It appears to be that the odds are heavily against an overall complete peace agreement being signed between the Colombian government and FARC by March 23, from where things stand now and as I predicted earlier in my reports to US officials, basing my assessment on what the FARC leadership has told me and from its public pronouncements, as well as from my talking with others and just looking at time-tables, practicalities and limitations.
Colombia’s Pres. Juan Manuel Santos has insisted that March 23 is the orally agreed “deadline” between him and the FARC’s maximum leader “Timochenko” from when they met September 23, 2015 in Havana for a high-profile televised ceremony where they signed in the presence of Cuban leader Raul Castro what was supposedly a completed agreement on victims’ and judicial issues, but which turned out to not be really completed, as shortly afterwards both sides talked of “imprecisions,” voids and differences of interpretation that still needed to be “polished” and resolved.
But the FARC leadership has maintained that March 23 was a then-hoped-for target date to end a six-month time-frame that was to begin once the victims’/justice agreement was completed, and since it wasn’t completed on September 23, as first misunderstood, the clock didn’t start, according to the FARC. The Colombian government and FARC peace delegations jointly announced Dec 15 in Havana that impasses in the victims’/justice agreement’s 75 items were worked out, but a careful reading of it shows that some things are still to be determined later. So, has the clock started or not?
Whatever the confusion, nothing clearer underscores that an overall peace agreement will probably not be signed by March 23 than what the FARC’s chief peace negotiator “Ivan Marquez” tweeted just before the resumption of the peace talks on Jan 13, 2016 after a Christmas-New Year’s holiday recess, saying [which I translate from Spanish into English]: “To insist on March 23 as the deadline of the talks, after the delay in the agreement on the JEP [Jurisdiccion Especial para la Paz, Special Jurisdiction for Peace ‘transitional justice’], is a light naivety.”
It is interesting to note that while Pres. Santos hasn’t ditched his view of the March 23 “deadline,” he had inserted more since the beginning of the year an “ojala” (“it is wished”) caveat in his public comments about the March 23 date, emphasizing the sensitive complex nature of questions that remain in the “final stretch.” And Pres. Santos has indicated that if his view of the “deadline” isn’t met, he will not end the talks. “We hope to sign before the 23 of March. If it is a couple of days or a week later, no matter,” Santos was quoted as saying at the Wilson Center in Washington DC February 3, by Colombia’s largest newsmagazine SEMANA.
Moreover, Pres. Santos told Julio Sanchez Cristo and his team of W Radio February 22 that while March 23 was “an agreed date by the two sides, and that date hasn’t been modified, if the date is modified, it has to be by agreement of [both] the sides. There are possibilities to finish at least the fundamental points. I put them in order, four fundamental points, which we can [resolve], if there is political will to resolve them before that date. And I believe that if we make an effort in that direction, we can achieve it.”
Pres. Santos was referring to the following four points: 1) the timeline for the FARC to lay down its weapons; 2) how to select the judges for the tribunal on war crimes; 3) where and in how many areas to gather the guerrillas for demobilization from its guerrilla form; and 4) the way to ratify an eventual overall peace accord.
If the talks drag on after the March 23 “deadline” is Pres. Santos prepared to say something like, “Hey, I tried my best, I tried to go the extra kilometer, and I don’t see the necessary progress, and Colombians’ patience has run out, and I am recalling my negotiating team from Havana”? Could Pres. Santos’s statement February 19 that the “time has now run out for finishing the negotiations” be laying the possible groundwork to end the talks? Or will Pres. Santos let “deadlines” come and go with no overall peace accord signed and continue to allow things to drag on, in his heart-felt hopes for peace? The odds are that as long as Pres. Santos sees meaningful progress and that there are realistic signs that an end is truly in sight, he will be pragmatic and continue the talks and not let the technicality of missing a date throw about three-and-a-half years negotiations overboard.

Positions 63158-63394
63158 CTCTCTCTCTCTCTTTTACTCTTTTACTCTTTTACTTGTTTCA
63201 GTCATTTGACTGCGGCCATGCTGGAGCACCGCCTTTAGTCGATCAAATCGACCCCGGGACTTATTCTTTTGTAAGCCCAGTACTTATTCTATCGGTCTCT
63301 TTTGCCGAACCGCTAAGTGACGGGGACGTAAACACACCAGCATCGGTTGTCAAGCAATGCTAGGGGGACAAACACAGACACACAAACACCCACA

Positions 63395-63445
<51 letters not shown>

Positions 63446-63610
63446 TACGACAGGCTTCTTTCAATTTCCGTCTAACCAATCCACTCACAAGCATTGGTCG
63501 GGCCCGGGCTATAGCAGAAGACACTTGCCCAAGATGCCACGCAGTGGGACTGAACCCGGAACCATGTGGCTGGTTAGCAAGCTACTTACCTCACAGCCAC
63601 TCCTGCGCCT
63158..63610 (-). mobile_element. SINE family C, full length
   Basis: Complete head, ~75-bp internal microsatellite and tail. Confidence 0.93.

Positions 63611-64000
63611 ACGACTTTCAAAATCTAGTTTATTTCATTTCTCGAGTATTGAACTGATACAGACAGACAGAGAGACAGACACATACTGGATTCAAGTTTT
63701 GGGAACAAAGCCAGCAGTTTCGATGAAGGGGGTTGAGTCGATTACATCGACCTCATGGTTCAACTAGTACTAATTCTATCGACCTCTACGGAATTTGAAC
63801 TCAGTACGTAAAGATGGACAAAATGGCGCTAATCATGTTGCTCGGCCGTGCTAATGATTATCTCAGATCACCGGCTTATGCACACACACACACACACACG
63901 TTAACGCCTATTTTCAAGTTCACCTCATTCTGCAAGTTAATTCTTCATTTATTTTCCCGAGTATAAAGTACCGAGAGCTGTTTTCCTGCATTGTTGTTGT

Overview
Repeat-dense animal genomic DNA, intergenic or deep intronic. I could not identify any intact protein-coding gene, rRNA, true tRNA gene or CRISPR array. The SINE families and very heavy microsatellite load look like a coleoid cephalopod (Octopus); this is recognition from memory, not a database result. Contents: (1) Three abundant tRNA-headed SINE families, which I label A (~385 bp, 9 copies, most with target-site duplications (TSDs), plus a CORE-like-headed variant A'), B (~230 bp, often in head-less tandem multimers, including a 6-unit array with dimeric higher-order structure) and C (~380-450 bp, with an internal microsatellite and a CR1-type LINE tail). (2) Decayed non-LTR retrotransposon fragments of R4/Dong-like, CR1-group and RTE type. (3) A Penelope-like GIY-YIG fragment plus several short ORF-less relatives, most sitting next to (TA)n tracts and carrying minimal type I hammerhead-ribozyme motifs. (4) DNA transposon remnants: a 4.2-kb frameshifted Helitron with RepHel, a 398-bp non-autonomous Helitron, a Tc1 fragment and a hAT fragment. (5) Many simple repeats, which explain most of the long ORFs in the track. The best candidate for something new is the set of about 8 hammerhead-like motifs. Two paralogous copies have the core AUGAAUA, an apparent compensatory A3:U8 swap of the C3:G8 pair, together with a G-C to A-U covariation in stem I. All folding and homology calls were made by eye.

Pres. Santos’ heart and hopes were put into setting the March 23 date with “Timochenko” as what Santos might have thought could be an effective, bold way to try to expeditiously flow the FARC into an overall peace agreement. Ironically, while the FARC leadership sometimes has wondered if Santos’ insistence on the March 23 date is a tactic to try to corral or corner the FARC, some observers ask, Did Santos corner himself on this one? Santos would answer no and that he got “Timochenko” to make a time-frame, and that the FARC didn’t keep it, whatever the reason (if the March 23 date isn’t met).
Nevertheless, the unfulfilling of the March 23 date could spur questions—stoked by the political opposition and other critics–about who is in the driver’s seat when it comes to the pace and direction, perhaps, of the peace talks: The Colombian government or the FARC?
Without an overall peace accord signed by March 23, Pres. Santos could argue that he and his negotiating team tried their best, stepping on the accelerator, and that the elapsed “deadline” prodded further progress faster, but that more time is needed to get closer to the finish line. Critics may argue that it prodded movement, but in the form of too many concessions by Santos to the FARC on the victims’/justice agreement, among other things, which Pres. Santos would deny.
While the odds for an overall peace accord by end of 2016 are better–at least relatively speaking–it is not guaranteed and would seem to be a tough uphill effort. The FARC has been clear that it has no problem in “taking the time necessary” until it is satisfied with a text. And FARC peace negotiators have said that the Colombian government peace delegation has taken its own time, for example, by being too much of a stickler at times, in the FARC’s view, to the point of where to place commas. Where to place or omit a comma could change the meaning of a phrase, and it is just an example of how details dictate time. But odds of an overall peace accord happening in 2016 would be boosted by a lot of hard work, focus, and intelligent, sensible, responsible and creative thinking, and if miscalculations, misreadings and other potential pitfalls are avoided.